Acta Neurochirurgica

, Volume 160, Issue 7, pp 1377–1384 | Cite as

Effect of spinal anterior root stimulation and sacral deafferentation on bladder and sexual dysfunction in spinal cord injury

  • Hamed Zaer
  • Mikkel Mylius Rasmussen
  • Franko Zepke
  • Charlotte Bodin
  • Burkhard Domurath
  • Johannes Kutzenberger
Original Article - Spine - Other



Spinal cord injury (SCI) is a highly devastating injury with a variety of complications; among them are neurogenic bladder, bowel, and sexual dysfunction. We aimed to evaluate the effect of sacral anterior root stimulation with sacral deafferentation (SARS-SDAF) on neurogenic bladder and sexual dysfunction in a large well-defined spinal cord injury cohort.


In the manner of cross-sectional study, subjects undergone SARS-SDAF between September 1986 and July 2011 answered a questionnaire concerning conditions before and after surgery in the department of Neuro-Urology, Bad Wildungen, Germany.


In total 287 of 587 subjects were analyzed. Median age was 49 years (range 19–80), median time from SCI to surgery was 10 years (range 0–49), and from surgery to follow-up 13 years (range 1–25). Of the analyzed subjects, 100% of both gender used SARS for bladder emptying. On the visual analogue scale (VAS) ranging from 0 to 10 (best), satisfaction with SARS-SDAF was 10 concerning bladder emptying, however 5 and 8 regarding sexual performance, for female and male users, respectively. Baseline and follow-up comparison showed a decline in self-intermittent catheterization (p < 0.0001), partial catheterization by attendant (p = 0.0125), complete catheterization and suprapubic catheterization (p < 0.0001), transurethral catheterization (p < 0.0011), and fewer cases of involuntary urine leakage (p < 0.0001).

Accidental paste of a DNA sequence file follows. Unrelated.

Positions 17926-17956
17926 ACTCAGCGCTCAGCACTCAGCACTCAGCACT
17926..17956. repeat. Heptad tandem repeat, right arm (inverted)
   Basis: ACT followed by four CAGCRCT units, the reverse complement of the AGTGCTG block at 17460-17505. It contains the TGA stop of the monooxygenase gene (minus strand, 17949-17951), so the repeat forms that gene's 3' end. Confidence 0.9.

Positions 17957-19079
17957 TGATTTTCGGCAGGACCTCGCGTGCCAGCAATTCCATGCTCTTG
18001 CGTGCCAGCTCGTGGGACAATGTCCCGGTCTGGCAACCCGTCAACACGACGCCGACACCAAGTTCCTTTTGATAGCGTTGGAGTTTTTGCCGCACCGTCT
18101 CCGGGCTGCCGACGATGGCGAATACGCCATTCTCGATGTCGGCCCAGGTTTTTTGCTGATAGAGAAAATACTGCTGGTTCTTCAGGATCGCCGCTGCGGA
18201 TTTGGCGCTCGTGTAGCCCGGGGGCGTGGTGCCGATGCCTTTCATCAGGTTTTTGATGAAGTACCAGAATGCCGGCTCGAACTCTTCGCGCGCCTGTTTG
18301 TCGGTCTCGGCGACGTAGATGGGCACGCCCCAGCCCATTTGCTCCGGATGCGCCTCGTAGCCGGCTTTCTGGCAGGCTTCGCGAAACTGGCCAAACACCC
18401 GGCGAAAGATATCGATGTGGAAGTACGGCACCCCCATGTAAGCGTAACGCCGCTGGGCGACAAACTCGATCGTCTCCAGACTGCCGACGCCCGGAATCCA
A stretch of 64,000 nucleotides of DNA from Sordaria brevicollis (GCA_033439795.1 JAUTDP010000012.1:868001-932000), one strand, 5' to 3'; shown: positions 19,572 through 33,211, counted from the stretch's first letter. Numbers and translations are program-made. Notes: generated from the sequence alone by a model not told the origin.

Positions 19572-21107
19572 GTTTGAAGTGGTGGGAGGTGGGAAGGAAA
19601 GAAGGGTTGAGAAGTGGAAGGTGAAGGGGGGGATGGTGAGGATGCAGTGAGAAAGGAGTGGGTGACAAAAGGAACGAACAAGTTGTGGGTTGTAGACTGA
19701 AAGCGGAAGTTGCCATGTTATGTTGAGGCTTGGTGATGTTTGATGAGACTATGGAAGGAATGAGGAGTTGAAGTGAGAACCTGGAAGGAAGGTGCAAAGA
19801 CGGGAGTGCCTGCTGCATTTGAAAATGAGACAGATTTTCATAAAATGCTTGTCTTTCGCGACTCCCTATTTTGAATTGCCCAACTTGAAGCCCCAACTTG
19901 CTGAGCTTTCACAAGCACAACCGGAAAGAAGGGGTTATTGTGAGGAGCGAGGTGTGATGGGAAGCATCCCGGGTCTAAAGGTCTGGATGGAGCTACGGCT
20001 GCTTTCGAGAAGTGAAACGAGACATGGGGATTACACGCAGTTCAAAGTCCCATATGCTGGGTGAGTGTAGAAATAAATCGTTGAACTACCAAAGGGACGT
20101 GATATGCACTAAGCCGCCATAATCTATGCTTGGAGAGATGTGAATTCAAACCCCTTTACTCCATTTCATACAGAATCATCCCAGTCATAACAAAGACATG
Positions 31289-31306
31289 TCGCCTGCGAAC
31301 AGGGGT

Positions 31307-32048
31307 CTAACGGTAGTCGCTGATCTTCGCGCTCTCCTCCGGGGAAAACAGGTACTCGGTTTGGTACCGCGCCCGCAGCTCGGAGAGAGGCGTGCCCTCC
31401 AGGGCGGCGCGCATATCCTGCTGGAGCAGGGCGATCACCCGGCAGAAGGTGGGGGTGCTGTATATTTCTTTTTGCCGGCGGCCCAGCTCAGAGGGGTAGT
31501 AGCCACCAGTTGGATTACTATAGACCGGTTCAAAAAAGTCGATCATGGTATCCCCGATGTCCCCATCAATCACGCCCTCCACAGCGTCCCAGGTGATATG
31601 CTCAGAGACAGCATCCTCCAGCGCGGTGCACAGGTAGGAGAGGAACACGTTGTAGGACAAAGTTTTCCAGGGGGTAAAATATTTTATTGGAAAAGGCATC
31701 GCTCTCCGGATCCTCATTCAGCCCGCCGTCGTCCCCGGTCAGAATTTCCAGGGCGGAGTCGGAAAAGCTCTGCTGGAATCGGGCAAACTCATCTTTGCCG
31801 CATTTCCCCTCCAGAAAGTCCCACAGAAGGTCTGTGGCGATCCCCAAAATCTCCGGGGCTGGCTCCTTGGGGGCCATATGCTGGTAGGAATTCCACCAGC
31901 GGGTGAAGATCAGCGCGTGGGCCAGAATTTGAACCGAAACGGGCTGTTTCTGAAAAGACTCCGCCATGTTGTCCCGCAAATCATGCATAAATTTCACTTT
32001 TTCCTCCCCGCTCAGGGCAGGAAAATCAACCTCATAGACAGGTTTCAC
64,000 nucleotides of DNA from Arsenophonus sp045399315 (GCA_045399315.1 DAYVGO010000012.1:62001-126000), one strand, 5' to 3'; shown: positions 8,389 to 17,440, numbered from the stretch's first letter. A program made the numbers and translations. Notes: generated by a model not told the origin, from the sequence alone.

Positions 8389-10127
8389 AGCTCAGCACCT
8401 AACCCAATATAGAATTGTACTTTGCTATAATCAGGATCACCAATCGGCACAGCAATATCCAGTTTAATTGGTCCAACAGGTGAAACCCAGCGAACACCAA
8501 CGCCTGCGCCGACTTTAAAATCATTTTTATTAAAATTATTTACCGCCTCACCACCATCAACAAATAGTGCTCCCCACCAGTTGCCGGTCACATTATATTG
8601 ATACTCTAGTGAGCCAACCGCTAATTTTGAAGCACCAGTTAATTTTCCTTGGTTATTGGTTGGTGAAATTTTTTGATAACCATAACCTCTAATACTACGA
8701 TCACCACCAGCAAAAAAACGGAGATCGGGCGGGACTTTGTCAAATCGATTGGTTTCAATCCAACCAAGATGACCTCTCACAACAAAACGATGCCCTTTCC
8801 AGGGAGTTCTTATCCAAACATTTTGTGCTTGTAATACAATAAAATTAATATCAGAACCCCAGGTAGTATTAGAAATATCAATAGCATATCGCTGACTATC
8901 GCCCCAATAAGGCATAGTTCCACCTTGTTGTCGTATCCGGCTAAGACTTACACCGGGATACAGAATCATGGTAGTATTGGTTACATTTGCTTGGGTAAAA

The SARS-SDAF is a beneficial multi-potential treatment method with simultaneous positive effect on multi-organ dysfunction among SCI subjects.


Spinal cord injury Spinal anterior root stimulation Neurogenic bladder Bladder rehabilitation Spinal deafferentation 


Compliance with ethical standards

Conflict of interest

The authors declare that they have no conflict of interest.

Ethical approval

All procedures performed in studies involving human participants were in accordance with the ethical standards of the institutional and/or national research committee (name of institute/committee) and with the 1964 Helsinki declaration and its later amendments or comparable ethical standards.

For this type of study, formal consent is not required.


  1. 1.
    Alexander MS, Biering-Sorensen F, Elliott S, Kreuter M, Sonksen J (2011) International spinal cord injury female sexual and reproductive function basic data set. Spinal Cord 49:787–790. CrossRefPubMedGoogle Scholar
  2. 2.
    Basson R (2000) The female sexual response: a different model. J Sex Marital Ther 26:51–65. CrossRefPubMedGoogle Scholar
  3. 3.
    Biering-Sorensen F, Craggs M, Kennelly M, Schick E, Wyndaele JJ (2008) International lower urinary tract function basic spinal cord injury data set. Spinal Cord 46:325–330. CrossRefPubMedGoogle Scholar
  4. 4.
    Brindley GS (1993) History of the sacral anterior root stimulator, 1969-1982. Neurourol Urodyn 12:481–483CrossRefPubMedGoogle Scholar
  5. 5.
    Brose SW, Bourbeau DJ, Gustafson KJ (2017) Genital nerve stimulation is tolerable and effective for bladder inhibition in sensate individuals with incomplete SCI. J Spinal Cord Med 1–8.
  6. 6.
    Cardoso FL, Savall AC, Mendes AK (2009) Self-awareness of the male sexual response after spinal cord injury. Int J Rehabil Res 32:294–300. CrossRefPubMedGoogle Scholar
  7. 7.